__Spheno-coronas__

Type (A): **n/d-4-3-3-4, **Type
(B): **4-3-3-3, **Type (C): **3-3-3-3-3, **Type (D): **n/d-3-3-3-3-3**

The pattern of the vertices is best seen on this vertex coloured model of a 5/2 spheno-corona which has the vertices coloured (A) red, (B) yellow, (C) green, (D) blue.

The only **n**-gonal convex member
of this family is the Johnson Solid sphenocorona
or the "Digonal Spheno-Corona" with **n=2**. If **n=3** then the
resulting Triangular Spheno-Corona is clearly non-convex.

The family is locally convex in the
range **2 <= n/d < ~2 3/8**. The upper limit has not been precisely
determined. However investigation of solids around this limit shows **2.3333**
(7/3) to be convex whilst at **2.4** (12/5)
the Type (A) vertices are non-convex. **2.375** (19/8) appears to be very close
to the limit, no deviation from coplanarity is evident on this model
with only one rotation around the symmetry axis. It
must be stressed that the upper convexity limit has to date only been assessed
from a visual examination of the VRML models and has not been explicitly
determined.

Spheno-coronas also exist
for **n/d<2**, in these cases local convexity is lost as the base
**n/d**-gons
become retrograde. In the specific case of the 5/3
spheno-corona the type (C) vertices
appear to be in co-located in a ring of pairs around the solid. This
is not the case however for the 7/4 spheno-corona or the 9/5 spheno-corona.

Spheno-coronas with **d>1** and
**n<=12**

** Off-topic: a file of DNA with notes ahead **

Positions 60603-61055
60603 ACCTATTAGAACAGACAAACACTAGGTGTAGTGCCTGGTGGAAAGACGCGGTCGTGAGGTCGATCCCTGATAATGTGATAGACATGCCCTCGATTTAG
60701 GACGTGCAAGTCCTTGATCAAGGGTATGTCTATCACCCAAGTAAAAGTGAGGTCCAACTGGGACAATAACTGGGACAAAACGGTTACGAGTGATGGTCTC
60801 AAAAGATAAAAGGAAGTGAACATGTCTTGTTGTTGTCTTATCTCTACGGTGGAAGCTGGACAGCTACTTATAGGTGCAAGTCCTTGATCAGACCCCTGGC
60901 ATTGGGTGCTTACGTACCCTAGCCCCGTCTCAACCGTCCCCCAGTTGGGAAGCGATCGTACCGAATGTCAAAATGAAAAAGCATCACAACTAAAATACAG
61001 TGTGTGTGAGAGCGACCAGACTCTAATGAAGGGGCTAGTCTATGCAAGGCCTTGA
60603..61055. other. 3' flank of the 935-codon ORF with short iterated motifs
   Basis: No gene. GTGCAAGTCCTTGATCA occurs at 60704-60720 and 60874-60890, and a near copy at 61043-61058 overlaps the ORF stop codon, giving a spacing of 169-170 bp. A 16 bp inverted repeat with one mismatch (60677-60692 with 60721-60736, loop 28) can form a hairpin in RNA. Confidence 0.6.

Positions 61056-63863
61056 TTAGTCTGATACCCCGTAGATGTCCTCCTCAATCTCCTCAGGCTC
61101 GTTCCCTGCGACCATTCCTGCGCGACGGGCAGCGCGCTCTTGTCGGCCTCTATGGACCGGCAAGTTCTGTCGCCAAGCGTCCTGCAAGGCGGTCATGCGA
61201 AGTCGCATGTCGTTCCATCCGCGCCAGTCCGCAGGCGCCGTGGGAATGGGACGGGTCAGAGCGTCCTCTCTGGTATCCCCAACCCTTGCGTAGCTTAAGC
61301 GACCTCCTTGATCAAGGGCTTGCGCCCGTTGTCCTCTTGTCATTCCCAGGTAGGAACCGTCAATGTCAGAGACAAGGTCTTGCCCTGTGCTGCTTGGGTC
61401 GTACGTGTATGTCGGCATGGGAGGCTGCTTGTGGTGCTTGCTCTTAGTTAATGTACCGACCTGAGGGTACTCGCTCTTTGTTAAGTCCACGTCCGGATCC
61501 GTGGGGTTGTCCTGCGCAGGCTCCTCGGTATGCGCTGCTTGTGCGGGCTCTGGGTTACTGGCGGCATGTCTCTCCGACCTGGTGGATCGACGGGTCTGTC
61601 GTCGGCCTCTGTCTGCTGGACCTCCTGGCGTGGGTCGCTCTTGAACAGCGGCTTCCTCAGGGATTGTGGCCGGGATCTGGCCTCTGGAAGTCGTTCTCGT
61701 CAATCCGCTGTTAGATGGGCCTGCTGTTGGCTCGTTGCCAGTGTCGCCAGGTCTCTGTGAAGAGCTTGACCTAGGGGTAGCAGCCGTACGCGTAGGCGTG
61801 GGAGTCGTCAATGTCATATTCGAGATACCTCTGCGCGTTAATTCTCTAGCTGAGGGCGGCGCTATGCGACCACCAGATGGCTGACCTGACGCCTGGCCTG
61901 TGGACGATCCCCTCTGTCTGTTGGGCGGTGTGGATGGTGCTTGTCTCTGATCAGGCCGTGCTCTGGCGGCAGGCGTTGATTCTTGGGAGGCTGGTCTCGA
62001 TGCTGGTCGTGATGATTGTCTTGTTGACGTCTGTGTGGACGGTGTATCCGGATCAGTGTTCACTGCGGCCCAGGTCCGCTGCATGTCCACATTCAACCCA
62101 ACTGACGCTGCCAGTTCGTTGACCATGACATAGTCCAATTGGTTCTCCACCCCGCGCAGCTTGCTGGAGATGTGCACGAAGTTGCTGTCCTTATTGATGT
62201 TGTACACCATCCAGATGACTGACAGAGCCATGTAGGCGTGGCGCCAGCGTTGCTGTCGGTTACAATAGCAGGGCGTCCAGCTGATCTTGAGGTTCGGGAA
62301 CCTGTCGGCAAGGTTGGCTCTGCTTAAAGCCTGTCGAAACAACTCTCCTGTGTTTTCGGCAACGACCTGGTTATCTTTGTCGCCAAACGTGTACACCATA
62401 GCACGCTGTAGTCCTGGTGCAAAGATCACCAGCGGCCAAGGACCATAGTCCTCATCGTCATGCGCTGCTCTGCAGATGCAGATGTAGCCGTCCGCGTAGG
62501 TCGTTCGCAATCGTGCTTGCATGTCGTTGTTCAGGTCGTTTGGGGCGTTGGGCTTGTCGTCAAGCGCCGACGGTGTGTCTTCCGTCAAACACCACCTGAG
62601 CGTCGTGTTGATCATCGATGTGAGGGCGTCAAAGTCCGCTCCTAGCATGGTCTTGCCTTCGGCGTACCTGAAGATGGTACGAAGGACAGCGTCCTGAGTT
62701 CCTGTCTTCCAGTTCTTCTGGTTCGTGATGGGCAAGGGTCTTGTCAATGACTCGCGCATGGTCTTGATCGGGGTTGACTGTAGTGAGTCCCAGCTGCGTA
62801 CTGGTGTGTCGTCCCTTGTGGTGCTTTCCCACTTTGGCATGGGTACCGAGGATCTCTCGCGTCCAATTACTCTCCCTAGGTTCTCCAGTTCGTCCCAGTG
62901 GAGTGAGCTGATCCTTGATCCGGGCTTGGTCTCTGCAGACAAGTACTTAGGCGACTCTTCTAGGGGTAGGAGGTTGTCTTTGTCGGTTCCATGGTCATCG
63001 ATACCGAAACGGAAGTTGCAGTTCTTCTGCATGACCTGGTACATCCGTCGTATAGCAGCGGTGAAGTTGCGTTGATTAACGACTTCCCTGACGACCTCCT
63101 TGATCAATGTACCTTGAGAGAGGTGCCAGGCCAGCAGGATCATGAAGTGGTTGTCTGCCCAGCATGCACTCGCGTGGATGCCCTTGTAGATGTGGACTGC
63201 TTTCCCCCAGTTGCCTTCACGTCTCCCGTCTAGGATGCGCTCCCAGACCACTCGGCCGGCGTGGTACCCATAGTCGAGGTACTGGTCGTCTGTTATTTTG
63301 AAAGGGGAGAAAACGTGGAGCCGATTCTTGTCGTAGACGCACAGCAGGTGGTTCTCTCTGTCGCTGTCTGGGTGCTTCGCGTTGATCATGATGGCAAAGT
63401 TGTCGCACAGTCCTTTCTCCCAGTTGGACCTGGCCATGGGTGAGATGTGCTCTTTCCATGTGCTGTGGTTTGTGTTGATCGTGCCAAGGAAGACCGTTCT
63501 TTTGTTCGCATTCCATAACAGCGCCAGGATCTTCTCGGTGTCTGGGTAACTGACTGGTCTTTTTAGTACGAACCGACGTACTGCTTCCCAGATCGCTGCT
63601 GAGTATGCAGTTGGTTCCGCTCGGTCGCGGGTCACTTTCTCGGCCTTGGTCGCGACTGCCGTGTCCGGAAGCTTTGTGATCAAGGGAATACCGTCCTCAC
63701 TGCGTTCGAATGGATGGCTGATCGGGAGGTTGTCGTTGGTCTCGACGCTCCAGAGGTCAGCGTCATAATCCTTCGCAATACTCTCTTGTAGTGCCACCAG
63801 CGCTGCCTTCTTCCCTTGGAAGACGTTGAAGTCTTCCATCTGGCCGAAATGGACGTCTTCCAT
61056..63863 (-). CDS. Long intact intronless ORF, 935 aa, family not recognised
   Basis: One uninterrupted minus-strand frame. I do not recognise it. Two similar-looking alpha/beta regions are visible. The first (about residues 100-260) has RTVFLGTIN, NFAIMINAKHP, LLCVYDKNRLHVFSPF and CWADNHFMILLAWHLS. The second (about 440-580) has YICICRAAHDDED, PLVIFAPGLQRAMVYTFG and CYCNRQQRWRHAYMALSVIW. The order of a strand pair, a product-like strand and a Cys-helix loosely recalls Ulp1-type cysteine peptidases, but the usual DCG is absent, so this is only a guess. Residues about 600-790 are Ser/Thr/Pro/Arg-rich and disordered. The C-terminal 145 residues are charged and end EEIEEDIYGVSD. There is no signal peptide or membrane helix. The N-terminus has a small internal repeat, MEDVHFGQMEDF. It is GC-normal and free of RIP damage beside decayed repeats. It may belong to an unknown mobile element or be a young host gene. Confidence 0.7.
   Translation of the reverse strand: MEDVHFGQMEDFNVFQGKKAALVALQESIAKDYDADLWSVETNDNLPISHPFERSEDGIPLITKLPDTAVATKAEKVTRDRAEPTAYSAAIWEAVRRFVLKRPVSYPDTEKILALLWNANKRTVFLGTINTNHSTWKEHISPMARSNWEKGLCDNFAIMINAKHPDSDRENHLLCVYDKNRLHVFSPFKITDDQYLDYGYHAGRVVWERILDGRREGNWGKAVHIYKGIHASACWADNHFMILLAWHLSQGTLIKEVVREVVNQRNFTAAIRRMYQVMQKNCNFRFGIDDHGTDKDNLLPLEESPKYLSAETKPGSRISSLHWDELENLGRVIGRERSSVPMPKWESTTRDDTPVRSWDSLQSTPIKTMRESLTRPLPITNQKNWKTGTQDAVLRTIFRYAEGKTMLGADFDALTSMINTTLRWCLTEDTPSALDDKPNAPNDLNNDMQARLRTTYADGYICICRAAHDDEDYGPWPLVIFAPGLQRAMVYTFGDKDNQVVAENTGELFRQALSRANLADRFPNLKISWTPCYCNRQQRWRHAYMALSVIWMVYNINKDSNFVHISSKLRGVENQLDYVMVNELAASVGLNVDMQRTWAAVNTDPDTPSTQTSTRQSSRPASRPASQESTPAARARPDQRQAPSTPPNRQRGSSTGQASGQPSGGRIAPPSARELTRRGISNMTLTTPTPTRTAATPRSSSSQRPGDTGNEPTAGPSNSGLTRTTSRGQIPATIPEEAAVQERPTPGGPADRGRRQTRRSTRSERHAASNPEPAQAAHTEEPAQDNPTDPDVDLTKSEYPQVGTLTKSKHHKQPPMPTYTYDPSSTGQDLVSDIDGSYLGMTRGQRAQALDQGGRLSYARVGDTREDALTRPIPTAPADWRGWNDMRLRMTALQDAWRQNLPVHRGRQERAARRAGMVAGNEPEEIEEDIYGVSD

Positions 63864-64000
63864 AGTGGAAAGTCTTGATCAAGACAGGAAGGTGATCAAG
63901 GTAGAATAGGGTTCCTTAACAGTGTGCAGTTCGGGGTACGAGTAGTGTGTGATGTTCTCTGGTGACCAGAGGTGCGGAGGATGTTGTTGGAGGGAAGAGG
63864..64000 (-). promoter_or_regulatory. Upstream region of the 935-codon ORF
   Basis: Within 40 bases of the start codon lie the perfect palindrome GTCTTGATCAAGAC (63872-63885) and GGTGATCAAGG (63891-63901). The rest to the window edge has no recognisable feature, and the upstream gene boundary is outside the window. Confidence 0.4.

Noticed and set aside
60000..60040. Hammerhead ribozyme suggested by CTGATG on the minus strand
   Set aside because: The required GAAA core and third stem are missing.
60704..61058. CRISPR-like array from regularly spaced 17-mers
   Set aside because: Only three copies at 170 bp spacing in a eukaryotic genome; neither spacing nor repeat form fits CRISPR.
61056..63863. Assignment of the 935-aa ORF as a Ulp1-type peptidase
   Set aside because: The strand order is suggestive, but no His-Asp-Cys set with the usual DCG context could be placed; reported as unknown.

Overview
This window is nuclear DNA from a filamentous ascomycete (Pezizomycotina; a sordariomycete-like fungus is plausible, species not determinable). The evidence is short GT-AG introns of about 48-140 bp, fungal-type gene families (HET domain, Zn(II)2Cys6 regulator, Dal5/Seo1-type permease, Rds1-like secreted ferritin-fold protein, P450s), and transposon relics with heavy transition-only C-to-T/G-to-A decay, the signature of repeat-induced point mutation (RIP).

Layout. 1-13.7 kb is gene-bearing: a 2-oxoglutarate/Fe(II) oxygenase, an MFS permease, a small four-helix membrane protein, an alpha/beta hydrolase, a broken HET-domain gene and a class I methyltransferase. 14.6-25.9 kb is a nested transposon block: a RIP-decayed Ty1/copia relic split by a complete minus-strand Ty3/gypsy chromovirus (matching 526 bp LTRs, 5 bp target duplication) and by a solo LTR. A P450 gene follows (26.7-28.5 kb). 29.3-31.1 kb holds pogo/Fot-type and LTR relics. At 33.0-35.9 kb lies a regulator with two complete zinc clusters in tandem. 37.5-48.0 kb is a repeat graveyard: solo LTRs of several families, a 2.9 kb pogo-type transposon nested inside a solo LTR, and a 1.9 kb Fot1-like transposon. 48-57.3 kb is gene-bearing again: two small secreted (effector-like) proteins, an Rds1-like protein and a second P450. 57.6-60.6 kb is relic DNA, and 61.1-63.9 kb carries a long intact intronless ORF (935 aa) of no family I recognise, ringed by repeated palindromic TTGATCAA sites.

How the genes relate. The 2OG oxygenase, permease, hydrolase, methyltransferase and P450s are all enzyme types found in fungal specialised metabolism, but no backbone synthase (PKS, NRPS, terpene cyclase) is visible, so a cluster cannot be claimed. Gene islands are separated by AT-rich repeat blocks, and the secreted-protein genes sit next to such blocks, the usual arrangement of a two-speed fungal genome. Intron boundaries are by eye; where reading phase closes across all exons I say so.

for **2<n/d<=2.5** are listed below. Those in yellow cells and
followed by a * are non-convex:

5/2* | 7/3 | 9/4 | 11/5 | 12/5* |

**Isomorphs**

There appear to be two distinct
isomorphs to the spheno-corona. The first, which I term the **'everted'**
isomorph has the type (C) vertices starred and also has the type (A) and
(D) vertices at opposite ends of the solid. The second, which I term
the **'inverted'** isomorph has the type (C) vertices crossed (rather
than starred) and has the type (A) and (D) vertices to one side of the
solid with the type (B) and (C) vertices forming a coplanar, faceted face.
For each form (base, everted isomorph, inverted isomorph) there are two forms,
a base form and a form where the base polygon is retrograde. This
gives six isomorphs in total which are displayed below. In the
case of the 5/2 spheno-corona and its isomorphs, the word '**vertex**' below links to models coloured by vertex. The 5/2 spheno-corona also has
a large number of non-symmetrical isomers (example),
a feature which does not appear to be the case for the 7/3 or 9/4 spheno-coronas.